Basketball is a game that, when played well, requires enormous skill.
Great players appear to make everything look simple and easy.
Maybe you'll be on a team that wins the world championship, and they'll give you a big ring! I wanted that ring more than anything in the world, so I began a strict commitment to basketball. When my friends went to the lake to swim, I stayed in a 104-degree gym and worked on drills homework basketball, my dad called it. I took my basketball into empty movie theatres and dribbled on the carpeted aisle during movies. When I got a bike, I learned to dribble while riding it and, later, while hanging out the passenger side of a car.
One weekend I partied with a friend all the way out to a Campus Crusade for Christ conference to perform the Show Time Clinic that my dad and I put on all over the world.
After spending four seasons in Atlanta, Maravich was traded to the New Orleans Jazz where he peaked as an NBA showman and superstar.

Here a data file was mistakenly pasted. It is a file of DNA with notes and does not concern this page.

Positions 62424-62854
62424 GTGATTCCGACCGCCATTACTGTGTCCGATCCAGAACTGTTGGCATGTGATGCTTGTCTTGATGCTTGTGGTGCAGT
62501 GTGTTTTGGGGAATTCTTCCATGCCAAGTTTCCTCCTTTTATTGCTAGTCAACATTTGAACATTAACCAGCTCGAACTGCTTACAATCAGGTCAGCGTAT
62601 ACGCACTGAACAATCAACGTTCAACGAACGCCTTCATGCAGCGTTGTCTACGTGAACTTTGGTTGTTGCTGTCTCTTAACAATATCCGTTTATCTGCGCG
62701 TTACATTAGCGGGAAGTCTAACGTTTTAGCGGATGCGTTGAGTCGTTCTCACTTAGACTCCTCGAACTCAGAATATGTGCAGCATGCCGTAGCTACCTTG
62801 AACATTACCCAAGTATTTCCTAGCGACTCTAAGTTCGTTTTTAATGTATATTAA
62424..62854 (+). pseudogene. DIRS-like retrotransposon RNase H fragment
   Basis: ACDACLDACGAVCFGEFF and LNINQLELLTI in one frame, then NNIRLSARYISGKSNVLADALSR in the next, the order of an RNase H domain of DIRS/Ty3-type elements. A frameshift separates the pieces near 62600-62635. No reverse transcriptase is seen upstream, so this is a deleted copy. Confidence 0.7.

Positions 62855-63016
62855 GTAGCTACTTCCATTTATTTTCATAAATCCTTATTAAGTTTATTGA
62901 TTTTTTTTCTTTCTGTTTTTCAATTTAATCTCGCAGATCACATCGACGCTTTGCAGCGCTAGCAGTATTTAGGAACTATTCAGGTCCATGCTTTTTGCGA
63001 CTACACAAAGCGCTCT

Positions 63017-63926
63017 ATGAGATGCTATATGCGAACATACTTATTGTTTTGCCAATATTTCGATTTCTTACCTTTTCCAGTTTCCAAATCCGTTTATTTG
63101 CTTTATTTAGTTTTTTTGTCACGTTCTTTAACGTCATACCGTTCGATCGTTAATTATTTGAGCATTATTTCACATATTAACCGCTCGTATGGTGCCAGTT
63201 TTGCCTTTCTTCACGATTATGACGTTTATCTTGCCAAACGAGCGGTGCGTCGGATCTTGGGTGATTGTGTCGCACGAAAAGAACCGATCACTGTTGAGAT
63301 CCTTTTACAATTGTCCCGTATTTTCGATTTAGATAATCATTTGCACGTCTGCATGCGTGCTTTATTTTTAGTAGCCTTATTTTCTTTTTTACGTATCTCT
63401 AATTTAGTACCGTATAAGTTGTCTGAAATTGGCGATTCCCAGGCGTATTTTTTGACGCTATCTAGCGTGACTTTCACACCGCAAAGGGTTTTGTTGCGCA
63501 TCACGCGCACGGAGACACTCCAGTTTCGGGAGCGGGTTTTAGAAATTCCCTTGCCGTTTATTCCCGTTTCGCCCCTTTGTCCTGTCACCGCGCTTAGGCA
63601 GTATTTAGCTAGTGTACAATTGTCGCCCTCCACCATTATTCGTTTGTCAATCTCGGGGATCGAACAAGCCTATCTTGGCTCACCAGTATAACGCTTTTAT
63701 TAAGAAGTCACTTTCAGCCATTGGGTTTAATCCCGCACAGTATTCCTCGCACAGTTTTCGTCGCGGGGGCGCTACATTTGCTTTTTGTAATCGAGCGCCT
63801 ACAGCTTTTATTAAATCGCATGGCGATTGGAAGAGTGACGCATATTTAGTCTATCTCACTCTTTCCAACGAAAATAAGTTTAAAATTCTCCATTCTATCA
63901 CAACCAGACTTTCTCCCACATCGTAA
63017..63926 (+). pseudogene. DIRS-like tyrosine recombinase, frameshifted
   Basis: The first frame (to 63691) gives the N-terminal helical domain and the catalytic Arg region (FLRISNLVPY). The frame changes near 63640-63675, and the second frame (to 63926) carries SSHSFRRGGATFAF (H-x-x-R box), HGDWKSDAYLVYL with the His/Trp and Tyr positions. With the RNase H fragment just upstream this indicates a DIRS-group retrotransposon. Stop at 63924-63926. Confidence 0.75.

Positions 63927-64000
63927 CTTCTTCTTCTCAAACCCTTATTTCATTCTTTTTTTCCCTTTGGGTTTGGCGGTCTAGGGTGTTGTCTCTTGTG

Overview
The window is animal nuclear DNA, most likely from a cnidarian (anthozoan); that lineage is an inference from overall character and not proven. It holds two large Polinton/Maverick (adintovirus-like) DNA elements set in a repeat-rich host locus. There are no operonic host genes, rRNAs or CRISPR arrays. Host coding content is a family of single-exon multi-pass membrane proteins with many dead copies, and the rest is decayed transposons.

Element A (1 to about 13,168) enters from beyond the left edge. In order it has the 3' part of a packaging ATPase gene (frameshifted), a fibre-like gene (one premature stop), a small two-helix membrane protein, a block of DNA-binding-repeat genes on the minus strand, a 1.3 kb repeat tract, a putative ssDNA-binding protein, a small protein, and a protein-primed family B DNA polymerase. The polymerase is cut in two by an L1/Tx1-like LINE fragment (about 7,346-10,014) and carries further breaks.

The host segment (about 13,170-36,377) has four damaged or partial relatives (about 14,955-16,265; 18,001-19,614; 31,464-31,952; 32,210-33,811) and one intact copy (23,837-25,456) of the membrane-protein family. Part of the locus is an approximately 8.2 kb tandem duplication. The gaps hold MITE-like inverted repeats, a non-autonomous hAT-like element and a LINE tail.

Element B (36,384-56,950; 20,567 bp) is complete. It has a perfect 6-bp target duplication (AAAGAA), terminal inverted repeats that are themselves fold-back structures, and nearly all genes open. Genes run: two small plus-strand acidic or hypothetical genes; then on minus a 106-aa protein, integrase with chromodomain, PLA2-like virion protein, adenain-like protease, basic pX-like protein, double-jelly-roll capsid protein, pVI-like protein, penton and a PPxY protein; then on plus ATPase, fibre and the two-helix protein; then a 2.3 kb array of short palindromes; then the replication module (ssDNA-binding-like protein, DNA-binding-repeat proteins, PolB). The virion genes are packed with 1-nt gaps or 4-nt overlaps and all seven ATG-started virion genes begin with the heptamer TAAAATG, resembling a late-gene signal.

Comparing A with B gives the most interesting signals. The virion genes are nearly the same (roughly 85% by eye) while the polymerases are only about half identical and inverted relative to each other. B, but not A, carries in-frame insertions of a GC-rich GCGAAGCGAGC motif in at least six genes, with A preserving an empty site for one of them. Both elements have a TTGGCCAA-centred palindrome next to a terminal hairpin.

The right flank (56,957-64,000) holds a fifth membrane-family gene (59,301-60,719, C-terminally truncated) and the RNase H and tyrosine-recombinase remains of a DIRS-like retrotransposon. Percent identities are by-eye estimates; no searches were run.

He made the All-NBA First Team in 1976 and '77 and the All-NBA Second Team in 1973 and '78.
When we arrived, I saw people holding hands, plucking guitars and singing about Jesus. But I couldn't leave, so for the next three days I heard about Jesus Christ. When Bill Bright, Campus Crusades founder, gave a simple message about Christ and an invitation to know Him, hundreds of young people went forward. I'm going to get my ring, then I'll have time for God, I decided.
My friend, who was just like me, jumped out of his seat with tears in his eyes and gave his life to Christ. And I went back to LSU, averaged over 44 points a game, and in 1970 signed the largest contract in sports history.
As a result, he developed incredible ball control, shooting skills and passing ability. It was at Daniel that he earned the nickname ‘Pistol’ because of his style of shooting.
He threw the ball from his hip resembling a gun-slinger.